An electrician should be able to give a fixed rate for installing a switchboard and will offer a warranty for the switchboard and their labour. They may also have to inspect cabling and wiring to make sure the switchboard is right for your home.
Some cabling may be needed and that can cost in the range of $2000 to $2500, including the switchboard replacement.
If your house needs to be rewired, the cost can be higher. Australian Standards apply to house rewiring and if your house has old wiring, it may not comply with Australian Standards. Homes older than 40 years should be rewired, but even newer homes may need to be rewired if they rely on extension cords with several powerpoints for electricity because the powerpoints can be too much for the wiring to handle and could pose a danger.
How do you know if you need to have the house rewired? Along with the points mentioned above for switchboards, a house may need rewiring if:
Instead of putting rewiring off, have it done as soon as possible, because old wiring can pose a fire danger. While rewiring may be expensive, it is far less expensive than having a house or part of a house burn down.
Generally, houses are rewired with copper wiring. Copper is expensive, so the wiring alone can cost around $600 for a three-bedroom house. Quotes for rewiring can vary from $4000 to $8000, so get quotes from several electricians and choose an electrician who is experienced at rewiring homes.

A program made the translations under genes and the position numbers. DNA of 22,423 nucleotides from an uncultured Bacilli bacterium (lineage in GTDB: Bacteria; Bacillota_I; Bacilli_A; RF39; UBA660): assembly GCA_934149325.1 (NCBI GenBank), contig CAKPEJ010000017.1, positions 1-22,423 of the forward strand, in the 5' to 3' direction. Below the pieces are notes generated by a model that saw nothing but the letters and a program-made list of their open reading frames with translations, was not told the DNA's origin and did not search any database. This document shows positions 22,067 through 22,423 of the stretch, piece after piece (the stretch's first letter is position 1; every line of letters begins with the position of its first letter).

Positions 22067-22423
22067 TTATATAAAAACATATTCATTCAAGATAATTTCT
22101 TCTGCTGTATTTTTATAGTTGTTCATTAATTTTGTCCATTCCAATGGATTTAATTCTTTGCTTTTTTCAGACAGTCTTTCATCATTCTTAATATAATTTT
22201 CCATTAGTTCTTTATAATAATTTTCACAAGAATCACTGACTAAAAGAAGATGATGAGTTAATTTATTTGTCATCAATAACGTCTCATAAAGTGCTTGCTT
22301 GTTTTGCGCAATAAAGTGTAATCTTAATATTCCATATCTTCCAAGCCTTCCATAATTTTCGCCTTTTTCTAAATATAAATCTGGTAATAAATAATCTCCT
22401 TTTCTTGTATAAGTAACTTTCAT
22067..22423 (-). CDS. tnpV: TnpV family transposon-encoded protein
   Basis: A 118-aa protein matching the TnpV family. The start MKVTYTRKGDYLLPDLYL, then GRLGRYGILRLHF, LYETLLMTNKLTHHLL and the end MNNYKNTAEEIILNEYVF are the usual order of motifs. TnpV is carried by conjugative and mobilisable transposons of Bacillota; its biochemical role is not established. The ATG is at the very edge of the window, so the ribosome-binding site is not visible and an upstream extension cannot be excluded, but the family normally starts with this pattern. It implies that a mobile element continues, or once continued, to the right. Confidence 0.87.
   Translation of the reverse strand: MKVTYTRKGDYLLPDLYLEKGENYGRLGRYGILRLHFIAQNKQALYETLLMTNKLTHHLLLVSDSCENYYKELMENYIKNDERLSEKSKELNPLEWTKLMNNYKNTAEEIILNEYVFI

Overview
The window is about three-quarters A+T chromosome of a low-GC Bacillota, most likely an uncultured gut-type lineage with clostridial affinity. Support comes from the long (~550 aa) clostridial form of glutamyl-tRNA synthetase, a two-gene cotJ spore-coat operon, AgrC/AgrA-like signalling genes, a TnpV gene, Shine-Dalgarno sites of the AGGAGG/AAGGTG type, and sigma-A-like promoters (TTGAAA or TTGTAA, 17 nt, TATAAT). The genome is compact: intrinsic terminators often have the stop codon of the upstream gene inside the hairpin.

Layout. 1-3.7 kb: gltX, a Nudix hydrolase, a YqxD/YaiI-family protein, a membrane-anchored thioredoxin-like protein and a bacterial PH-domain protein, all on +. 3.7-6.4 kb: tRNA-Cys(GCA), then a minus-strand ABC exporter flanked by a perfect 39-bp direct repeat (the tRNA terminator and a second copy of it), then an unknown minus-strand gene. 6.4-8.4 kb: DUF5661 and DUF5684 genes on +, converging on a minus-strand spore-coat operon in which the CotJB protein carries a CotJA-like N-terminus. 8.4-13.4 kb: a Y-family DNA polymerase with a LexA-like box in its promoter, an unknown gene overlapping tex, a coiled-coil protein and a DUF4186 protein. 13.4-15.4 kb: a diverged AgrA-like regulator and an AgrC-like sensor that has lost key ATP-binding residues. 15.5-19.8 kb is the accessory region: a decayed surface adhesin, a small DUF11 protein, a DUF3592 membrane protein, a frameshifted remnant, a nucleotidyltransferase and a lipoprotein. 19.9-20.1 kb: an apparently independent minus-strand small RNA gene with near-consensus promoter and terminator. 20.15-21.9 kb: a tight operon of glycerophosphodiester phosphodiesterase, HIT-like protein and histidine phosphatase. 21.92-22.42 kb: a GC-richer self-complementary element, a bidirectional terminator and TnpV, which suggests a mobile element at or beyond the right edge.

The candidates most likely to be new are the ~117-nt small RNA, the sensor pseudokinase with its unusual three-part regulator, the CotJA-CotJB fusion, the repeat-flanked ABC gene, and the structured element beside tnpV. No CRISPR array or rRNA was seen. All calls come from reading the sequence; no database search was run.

All electricians must hold a licence in every state. However, not all electricians are alike and it may be worth spending a little more on a more experienced electrician. When choosing an electrician they should:
All of these things are important, but a compliance certificate will tell you that the electrician has installed a switchboard or re-wired the house according to Australian Standards. The compliance certificate may vary depending on the state, but it is mandatory and is your assurance the job has been done correctly. Any reputable electrician will carry insurance and they will give a firm quote after they have inspected the switchboard and wiring. A good electrician will be happy to provide you with references you can contact to find out about the quality of their work.
When you get quotes from electricians, they may give you an online quote first, but it probably won't be accurate. They will want to visit your home and inspect your switchboard and possibly your wiring. If two or more electricians recommend rewiring, it's something you should consider because a switchboard may not be enough to fix the problems in your house and you may face the same problems after the switchboard is installed. Since rewiring quotes can vary so much, choose an electrician who is experienced and offers a lower quote. A lower quote is not necessarily a sign of a less competent electrician and may be a sign of a more honest electrician, but check their references to be sure.
*Costs and prices in this article are indicative and should only be used as a guide. They also vary locally and are subject to market forces.